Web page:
When High Aspirations Lead All the Way to the House of Lords

When High Aspirations Lead All the Way to the House of Lords

As I'm sure is common in most jobs, there's a certain rhythm to the year at Mosaic, the charity that I proudly serve as Managing Director.

There are moments that occur at a similar time each year and therefore act as clues to what might be happening in the world around us.

The dark, winter months are brightened considerably by our various celebration events at which we pause to thank the dozens of volunteer mentors that deliver our programmes so successfully; our Enterprise Challenge competition runs its course as Winter cedes to Spring; and as we're about to begin another international football tournament, the Mosaic calendar turns to the Summer term's Primary School graduations.

Our mentoring programme in primary schools mainly involves our mentors working with young girls and their mothers in areas of deprivation within the UK. We recruit members of the business community to act as role models for the girls and they work with them and their mothers to build confidence, foster communication skills and open their eyes to the almost limitless possibilities that are available to them once they've finished in education.

In some communities, there remains a culture of low aspiration for young women who are often expected to be good wives and patient mothers. As a father of four girls myself, I would be more than happy if any or all of them decided that they were happy being married and focusing on bringing up their children. At Mosaic, however, we believe that all young people should have the guidance and encouragement they need to achieve self-efficacy in adult life and succeed in whatever they choose to do. In other words, we work hard to remove all barriers, whether they be economic or social, societal or self-imposed, to achieve an equality of both opportunity and aspiration for pupils around the UK. Simply, we want the girls we work with to be supported by their families to make the most of their talents and not to consider any door closed to them.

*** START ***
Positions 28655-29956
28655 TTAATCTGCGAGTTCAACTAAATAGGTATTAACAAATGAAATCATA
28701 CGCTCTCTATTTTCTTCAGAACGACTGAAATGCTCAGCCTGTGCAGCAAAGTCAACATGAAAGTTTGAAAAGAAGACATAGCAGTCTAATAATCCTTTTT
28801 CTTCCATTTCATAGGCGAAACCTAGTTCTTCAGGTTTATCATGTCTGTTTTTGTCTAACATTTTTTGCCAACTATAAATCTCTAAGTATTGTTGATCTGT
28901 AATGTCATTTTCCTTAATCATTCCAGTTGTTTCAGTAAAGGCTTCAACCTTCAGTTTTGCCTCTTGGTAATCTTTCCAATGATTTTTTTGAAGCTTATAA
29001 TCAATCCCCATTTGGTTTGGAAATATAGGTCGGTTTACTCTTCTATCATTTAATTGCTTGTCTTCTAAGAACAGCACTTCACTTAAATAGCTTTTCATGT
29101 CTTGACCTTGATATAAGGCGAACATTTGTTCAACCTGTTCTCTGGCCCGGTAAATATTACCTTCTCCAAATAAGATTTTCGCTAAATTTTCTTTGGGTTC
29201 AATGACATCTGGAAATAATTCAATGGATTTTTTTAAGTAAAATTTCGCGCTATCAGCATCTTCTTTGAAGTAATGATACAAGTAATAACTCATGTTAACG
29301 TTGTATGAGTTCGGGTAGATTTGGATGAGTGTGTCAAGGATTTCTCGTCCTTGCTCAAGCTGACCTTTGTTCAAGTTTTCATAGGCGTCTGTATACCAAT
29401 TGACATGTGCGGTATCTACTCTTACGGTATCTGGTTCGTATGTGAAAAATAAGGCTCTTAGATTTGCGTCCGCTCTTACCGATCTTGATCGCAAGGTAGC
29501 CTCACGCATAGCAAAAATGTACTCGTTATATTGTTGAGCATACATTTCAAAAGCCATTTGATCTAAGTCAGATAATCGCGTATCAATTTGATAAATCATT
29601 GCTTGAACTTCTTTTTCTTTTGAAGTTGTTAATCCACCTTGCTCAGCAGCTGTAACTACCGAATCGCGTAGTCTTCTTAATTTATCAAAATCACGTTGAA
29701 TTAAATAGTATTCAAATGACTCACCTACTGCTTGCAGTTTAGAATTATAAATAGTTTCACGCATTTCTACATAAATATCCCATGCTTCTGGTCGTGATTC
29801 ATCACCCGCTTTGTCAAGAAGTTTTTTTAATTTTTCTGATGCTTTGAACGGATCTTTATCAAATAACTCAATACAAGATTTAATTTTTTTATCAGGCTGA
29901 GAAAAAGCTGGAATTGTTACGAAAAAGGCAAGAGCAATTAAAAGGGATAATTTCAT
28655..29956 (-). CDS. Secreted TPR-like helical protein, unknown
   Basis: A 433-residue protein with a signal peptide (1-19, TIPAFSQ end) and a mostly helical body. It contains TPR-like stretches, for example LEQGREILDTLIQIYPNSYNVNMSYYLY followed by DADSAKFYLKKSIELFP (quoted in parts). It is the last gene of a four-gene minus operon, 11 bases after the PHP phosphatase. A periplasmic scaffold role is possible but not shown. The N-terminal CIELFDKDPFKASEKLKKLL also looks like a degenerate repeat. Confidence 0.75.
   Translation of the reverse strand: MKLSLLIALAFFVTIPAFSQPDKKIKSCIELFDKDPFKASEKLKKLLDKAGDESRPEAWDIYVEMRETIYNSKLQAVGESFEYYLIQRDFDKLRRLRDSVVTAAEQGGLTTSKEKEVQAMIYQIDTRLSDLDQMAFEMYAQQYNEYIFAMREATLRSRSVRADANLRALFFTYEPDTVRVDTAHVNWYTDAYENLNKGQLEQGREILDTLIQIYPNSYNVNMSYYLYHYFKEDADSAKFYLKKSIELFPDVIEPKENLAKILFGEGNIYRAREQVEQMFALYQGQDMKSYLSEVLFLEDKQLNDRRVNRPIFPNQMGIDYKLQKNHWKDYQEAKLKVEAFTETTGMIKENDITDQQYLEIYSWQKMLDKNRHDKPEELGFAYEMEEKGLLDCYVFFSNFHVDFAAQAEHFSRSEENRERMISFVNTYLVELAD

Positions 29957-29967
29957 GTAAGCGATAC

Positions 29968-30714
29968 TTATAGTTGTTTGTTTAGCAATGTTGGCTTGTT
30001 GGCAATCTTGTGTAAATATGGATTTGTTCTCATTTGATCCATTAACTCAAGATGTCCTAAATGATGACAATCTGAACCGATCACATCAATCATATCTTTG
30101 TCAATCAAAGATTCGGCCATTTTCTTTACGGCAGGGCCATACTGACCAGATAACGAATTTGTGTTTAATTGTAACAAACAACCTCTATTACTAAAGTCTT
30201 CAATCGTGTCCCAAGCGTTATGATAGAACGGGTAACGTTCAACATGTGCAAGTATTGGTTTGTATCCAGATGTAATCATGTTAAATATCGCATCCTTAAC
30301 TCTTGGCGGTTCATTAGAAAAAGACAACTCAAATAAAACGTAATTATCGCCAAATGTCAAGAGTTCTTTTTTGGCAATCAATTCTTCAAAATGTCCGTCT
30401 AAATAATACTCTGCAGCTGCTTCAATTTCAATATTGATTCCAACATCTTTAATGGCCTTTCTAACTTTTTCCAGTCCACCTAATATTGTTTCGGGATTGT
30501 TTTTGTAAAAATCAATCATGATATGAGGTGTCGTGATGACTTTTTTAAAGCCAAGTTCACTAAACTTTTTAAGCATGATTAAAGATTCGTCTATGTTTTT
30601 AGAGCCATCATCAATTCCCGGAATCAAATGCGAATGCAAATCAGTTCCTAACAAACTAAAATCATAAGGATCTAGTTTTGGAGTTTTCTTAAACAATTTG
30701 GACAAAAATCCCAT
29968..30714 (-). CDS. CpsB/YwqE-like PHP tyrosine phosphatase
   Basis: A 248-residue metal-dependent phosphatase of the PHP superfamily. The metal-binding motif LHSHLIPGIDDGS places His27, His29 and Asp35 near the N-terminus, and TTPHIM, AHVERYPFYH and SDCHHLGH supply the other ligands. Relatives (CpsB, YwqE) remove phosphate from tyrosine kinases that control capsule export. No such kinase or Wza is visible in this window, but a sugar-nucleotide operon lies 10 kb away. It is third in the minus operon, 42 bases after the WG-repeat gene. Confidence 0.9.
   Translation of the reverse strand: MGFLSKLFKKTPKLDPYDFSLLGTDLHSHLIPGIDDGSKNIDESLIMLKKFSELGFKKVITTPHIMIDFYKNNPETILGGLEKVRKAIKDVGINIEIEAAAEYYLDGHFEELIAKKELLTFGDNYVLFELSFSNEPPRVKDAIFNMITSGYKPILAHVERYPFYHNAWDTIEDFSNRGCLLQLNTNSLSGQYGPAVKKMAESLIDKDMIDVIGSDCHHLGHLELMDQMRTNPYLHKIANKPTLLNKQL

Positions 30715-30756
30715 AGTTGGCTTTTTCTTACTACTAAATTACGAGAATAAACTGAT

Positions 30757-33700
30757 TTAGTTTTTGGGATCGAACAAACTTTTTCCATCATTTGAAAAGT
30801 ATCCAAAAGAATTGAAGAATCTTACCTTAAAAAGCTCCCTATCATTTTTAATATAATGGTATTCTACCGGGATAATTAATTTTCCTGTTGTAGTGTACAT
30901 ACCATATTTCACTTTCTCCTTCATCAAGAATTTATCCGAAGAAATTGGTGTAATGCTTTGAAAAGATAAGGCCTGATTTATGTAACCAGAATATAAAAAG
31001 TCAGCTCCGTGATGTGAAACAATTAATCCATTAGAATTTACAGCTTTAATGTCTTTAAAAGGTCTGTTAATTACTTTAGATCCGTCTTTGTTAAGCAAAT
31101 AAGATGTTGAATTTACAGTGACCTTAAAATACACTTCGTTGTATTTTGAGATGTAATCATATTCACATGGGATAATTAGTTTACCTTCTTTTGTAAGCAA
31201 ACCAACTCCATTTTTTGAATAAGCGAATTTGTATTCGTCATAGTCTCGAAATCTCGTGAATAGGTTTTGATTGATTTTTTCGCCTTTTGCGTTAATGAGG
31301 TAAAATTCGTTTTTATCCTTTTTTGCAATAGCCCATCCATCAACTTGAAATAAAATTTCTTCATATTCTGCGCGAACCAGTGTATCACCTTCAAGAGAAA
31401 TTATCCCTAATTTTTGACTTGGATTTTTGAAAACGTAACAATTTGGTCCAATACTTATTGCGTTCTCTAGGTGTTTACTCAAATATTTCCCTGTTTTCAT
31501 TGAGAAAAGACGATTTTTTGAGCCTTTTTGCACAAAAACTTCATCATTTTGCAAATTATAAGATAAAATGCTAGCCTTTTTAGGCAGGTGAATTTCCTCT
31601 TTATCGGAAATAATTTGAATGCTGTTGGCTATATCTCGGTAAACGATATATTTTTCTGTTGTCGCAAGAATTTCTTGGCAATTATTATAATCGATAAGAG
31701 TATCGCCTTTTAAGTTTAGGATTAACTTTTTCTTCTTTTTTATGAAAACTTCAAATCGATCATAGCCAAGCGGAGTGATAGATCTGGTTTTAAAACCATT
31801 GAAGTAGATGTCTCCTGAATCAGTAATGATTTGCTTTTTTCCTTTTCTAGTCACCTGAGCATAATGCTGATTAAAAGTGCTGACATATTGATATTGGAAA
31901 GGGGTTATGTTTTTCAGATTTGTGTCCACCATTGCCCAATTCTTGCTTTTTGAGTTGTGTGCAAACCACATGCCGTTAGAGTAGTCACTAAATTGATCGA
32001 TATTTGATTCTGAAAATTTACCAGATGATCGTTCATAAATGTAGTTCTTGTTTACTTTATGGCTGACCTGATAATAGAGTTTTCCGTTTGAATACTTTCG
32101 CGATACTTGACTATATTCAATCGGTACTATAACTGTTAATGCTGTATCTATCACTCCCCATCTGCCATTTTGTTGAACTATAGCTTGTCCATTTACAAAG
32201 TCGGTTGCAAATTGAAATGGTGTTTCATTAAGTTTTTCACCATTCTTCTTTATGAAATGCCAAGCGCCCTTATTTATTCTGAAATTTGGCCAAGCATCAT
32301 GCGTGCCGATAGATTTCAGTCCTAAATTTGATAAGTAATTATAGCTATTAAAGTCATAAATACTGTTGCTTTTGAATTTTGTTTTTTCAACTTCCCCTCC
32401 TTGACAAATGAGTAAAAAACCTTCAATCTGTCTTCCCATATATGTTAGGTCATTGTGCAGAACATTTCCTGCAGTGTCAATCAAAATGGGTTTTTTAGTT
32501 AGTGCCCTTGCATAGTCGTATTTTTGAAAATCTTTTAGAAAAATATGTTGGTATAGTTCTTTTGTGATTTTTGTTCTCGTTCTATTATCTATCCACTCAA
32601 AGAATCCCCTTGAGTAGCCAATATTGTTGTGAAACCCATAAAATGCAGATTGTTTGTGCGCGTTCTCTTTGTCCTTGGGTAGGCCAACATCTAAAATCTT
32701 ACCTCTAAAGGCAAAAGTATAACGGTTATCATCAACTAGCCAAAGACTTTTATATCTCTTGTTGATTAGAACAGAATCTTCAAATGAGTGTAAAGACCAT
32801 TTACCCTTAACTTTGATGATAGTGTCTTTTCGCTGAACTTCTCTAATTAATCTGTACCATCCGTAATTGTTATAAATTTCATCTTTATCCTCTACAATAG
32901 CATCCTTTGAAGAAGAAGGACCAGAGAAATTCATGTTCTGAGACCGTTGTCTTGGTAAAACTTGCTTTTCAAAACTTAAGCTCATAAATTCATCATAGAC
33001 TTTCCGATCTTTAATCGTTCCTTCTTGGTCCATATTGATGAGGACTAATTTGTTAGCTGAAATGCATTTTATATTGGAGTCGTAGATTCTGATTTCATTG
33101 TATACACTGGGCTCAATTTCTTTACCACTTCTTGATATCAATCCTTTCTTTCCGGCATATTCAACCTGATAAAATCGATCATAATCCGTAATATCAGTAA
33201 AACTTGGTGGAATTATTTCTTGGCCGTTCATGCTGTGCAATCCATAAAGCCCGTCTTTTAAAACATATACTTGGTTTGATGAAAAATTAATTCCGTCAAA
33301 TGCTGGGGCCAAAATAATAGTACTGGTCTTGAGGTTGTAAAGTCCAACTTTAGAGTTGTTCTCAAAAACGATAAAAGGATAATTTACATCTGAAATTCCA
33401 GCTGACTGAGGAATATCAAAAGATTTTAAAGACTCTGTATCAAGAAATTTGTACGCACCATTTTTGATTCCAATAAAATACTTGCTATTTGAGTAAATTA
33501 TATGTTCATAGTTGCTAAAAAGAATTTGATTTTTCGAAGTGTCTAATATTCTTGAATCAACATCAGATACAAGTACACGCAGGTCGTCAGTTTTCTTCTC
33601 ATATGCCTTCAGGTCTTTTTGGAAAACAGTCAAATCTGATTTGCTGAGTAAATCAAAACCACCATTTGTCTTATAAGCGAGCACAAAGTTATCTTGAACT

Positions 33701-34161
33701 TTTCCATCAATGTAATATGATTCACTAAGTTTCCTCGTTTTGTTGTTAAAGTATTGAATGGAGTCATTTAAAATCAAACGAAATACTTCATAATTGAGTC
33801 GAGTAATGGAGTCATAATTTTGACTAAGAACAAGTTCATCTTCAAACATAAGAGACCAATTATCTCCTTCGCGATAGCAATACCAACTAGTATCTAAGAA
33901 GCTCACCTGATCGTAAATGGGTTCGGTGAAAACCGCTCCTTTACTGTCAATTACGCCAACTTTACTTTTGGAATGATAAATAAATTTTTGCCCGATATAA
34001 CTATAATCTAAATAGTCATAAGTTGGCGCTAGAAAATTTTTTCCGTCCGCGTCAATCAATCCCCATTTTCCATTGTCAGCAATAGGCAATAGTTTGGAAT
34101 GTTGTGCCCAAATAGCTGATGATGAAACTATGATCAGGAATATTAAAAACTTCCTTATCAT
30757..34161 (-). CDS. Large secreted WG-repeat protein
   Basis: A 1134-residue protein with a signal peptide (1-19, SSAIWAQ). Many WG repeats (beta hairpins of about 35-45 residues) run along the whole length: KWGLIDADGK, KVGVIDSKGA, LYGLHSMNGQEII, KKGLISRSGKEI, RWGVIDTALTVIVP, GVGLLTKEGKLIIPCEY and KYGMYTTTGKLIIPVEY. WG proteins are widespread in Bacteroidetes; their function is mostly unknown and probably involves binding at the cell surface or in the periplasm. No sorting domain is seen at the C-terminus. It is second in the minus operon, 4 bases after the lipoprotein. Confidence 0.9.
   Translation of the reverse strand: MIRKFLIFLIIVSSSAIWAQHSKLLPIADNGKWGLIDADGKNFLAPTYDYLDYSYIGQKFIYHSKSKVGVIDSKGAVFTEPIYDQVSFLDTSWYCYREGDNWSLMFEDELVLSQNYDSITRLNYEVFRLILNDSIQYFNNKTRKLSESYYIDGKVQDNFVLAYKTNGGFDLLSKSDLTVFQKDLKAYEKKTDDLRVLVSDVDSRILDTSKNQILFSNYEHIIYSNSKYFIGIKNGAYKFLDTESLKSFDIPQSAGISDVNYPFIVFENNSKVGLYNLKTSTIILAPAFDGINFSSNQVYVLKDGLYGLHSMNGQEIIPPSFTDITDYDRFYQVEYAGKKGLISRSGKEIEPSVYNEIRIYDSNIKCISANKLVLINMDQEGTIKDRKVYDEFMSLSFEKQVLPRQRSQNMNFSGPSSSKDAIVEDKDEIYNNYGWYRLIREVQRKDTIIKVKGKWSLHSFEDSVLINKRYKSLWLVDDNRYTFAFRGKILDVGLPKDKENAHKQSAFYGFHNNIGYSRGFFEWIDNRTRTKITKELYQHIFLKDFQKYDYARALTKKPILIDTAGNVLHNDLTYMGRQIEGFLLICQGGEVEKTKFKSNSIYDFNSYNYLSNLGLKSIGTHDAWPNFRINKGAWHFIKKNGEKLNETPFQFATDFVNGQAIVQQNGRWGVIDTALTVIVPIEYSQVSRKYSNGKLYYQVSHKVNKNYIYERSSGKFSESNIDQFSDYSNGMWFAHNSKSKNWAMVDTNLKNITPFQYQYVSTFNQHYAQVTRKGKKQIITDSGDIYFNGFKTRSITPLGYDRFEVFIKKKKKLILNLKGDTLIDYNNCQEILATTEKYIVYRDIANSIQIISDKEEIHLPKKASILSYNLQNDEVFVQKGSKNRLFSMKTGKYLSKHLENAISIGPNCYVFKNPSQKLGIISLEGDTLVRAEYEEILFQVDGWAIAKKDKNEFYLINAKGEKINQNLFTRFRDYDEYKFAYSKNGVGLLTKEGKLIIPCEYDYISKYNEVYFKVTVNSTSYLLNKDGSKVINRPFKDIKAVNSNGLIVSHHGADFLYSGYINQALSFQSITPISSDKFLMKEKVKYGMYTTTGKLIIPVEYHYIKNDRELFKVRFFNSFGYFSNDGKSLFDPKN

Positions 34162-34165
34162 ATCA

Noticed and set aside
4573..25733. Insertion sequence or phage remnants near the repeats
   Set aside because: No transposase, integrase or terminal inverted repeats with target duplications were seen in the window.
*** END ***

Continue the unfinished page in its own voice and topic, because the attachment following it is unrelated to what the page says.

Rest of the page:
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I'm proud of what the primary school programme achieves and it's important to me that we make the effort to celebrate the girls' success in the manner that we do, with red graduation robes, high-profile speakers and, most heart-warmingly of all, the pupils themselves speaking publicly about what they've learnt during the mentoring programme.

One of the guest speakers at our London graduation ceremony, Baroness Williams of Trafford, clearly shared this notion. She commented: "We have some of the most hard-working and talented young people in the world and Mosaic's mentoring programme is evidently inspiring the eloquent speakers I have seen here today. I am a firm believer that everyone can benefit from positive role models in their life and I am delighted to hear that these pupils have exciting plans for their future."

There's something profoundly satisfying about the image accompanying this blog, captured at one of the recent London graduations that took place at the House of Lords. A group of culturally diverse, confident girls filling the air with the red of their graduation caps, against the ornate and historic backdrop of a parliament building that has been dominated for so long by, frankly, old, white men.

It's a vision of Britain that makes me extremely hopeful about the future.


We're already putting plans in place to deliver our mentoring programmes during the next academic year, beginning in September 2016. If you'd like to join our team of volunteer mentors and help us inspire a new cohort of young people then we'd love to hear from you. You can find more information and sign-up here.

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